Fiestas and performing arts are important parts of life in Spain. _________ is in a class by itself and is considered to reflect the soul of Spain.

  1. Flamenco
  2. Jai-alai
  3. Bull fighting
  4. A musical production

Click here for the answer!

What’s your unexpected?

From cross-cultural communication challenges, to last minute meeting changes, to unexpected traffic in an unfamiliar city, to your toothbrush not making it into your luggage, to needing a cup of coffee or a quick mile run, business travel requires expecting the unexpected.

While staying in a larger hotel makes many solutions available on site or nearby, more and more business travelers use homestay services such as Airbnb. In any lodging situation, taking just a few minutes to locate key conveniences ahead of time can go a long way toward making your trip frustration free. Be sure to think about your destination, the goals for your trip, and your likely needs.

Here are some common unexpected but necessary destinations. Which ones could be important to you on your next trip?

  • Taxi stand
  • Mass transportation stop or station
  • Alternate route to appointment or meeting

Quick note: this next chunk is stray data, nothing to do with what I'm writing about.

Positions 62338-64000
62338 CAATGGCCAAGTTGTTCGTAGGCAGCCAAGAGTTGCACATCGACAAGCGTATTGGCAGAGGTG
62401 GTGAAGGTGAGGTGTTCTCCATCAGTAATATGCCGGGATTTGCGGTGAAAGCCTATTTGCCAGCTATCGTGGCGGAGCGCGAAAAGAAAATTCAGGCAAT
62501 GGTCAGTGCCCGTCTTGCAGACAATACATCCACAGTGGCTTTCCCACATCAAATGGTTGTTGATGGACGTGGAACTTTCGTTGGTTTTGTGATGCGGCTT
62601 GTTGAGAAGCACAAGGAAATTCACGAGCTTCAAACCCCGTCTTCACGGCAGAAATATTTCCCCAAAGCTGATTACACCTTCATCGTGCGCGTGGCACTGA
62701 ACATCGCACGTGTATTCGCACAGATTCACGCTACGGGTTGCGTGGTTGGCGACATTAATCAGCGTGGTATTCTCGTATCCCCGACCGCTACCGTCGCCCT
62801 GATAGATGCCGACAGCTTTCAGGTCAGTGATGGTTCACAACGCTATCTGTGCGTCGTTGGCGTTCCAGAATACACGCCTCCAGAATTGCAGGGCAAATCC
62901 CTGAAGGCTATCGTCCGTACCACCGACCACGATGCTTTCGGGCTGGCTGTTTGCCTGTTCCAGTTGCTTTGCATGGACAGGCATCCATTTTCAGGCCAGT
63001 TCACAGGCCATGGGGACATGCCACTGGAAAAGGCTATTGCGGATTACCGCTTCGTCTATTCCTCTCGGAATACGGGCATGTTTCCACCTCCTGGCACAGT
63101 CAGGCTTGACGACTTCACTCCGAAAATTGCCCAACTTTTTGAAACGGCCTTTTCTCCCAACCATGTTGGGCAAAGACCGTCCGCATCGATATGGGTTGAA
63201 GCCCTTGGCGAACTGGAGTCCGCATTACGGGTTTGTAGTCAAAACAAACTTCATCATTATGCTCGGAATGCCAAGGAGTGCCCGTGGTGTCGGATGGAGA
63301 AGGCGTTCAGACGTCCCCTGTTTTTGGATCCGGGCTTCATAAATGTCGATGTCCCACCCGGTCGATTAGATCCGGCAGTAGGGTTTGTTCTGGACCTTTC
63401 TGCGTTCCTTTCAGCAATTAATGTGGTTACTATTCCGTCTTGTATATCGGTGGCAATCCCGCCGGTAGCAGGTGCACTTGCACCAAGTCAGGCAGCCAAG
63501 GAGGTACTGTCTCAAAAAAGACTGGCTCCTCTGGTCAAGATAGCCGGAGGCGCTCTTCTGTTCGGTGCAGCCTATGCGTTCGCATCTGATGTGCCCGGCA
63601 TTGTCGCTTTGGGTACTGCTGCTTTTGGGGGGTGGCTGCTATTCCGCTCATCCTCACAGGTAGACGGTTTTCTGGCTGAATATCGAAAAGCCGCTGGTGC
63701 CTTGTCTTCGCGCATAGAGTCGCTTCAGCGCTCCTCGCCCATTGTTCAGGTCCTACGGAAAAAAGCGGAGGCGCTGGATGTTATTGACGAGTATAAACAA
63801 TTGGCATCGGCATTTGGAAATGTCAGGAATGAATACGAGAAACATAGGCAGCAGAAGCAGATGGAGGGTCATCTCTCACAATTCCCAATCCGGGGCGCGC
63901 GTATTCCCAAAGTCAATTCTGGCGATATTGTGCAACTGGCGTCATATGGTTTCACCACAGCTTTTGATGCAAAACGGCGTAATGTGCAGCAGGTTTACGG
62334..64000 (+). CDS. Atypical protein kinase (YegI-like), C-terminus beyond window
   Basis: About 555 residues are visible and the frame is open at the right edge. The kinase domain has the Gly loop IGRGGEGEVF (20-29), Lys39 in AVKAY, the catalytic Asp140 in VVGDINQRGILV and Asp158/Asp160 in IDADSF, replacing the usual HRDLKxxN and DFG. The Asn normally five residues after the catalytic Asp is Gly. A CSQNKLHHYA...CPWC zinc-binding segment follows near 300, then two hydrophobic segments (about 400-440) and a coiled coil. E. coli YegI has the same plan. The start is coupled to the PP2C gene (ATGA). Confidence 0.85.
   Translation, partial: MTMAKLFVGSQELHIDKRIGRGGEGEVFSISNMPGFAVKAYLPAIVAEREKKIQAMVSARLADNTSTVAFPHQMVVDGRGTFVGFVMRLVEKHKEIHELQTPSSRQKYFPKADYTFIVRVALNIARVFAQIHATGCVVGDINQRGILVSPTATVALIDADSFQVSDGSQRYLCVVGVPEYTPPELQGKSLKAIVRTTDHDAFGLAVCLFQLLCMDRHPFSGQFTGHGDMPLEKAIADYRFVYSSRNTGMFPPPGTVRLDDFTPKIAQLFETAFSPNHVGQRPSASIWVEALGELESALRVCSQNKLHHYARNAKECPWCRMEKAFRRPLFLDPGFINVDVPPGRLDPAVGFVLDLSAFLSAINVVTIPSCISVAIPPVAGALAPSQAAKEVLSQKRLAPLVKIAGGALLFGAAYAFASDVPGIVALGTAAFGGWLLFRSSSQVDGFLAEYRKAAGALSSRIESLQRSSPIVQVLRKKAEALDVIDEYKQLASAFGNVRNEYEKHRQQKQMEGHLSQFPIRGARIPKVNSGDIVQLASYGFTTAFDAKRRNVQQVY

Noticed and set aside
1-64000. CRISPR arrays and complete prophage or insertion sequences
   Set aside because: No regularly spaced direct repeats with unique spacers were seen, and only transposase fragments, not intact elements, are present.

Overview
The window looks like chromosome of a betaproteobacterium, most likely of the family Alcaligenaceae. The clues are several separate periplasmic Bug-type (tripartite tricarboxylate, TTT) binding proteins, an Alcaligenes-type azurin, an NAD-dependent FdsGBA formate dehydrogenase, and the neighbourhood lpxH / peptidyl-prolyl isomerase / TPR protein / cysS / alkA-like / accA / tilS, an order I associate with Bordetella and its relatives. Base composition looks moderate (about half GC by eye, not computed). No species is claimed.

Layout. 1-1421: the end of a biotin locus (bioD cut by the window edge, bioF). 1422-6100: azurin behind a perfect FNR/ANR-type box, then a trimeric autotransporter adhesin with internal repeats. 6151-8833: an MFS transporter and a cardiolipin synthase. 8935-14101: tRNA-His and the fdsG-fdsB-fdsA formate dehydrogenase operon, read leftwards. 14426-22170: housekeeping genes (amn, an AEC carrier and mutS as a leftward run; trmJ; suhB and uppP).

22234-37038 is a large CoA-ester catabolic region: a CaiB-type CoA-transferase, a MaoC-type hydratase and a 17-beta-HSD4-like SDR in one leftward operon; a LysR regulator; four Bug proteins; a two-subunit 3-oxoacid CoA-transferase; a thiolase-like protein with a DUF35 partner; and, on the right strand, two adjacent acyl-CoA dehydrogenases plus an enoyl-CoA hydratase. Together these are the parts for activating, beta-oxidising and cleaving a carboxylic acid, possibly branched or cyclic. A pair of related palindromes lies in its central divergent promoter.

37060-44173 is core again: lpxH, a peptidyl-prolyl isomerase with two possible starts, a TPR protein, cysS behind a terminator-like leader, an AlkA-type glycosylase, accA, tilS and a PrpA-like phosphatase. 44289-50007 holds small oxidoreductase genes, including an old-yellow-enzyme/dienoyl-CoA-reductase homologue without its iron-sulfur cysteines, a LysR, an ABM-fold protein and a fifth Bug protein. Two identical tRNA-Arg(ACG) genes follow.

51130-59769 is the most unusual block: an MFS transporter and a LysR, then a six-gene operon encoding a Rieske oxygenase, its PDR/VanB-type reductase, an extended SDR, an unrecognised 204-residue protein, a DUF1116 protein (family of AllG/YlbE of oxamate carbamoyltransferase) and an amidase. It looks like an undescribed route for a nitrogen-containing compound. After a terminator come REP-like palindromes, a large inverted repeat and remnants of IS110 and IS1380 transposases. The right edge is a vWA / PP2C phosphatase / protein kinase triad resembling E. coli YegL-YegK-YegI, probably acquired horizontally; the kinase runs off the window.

• Reservable meeting space
  • Dry cleaning services
  • Clothing store
  • Library
  • Pharmacy
  • Supermarket
  • ATM
  • Parcel shipment and business services
  • Sports/fitness gym
  • Biking/jogging paths
  • Urgent care facility

Your concierge, homestay host, and colleagues can all be good sources of information. Another option is to visit Google Maps and, for example, type “taxi stand near (lodging address)” in the box that appears on the top right. This will open a map with pins on all nearby options, allowing you to determine for yourself which option is likely to be the most convenient.

Written by Erin Fitzgerald, GMS, Content Manager
 

Don’t lose track of the small details!

Are you involved with your company’s global mobility program and the many moving parts that go with handling successful international relocations?  Busy mobility professionals know that it’s easy for small details to pass unnoticed until things stop running smoothly, especially with all the juggling of local security, healthcare, tax, visas, benefits, and insurance.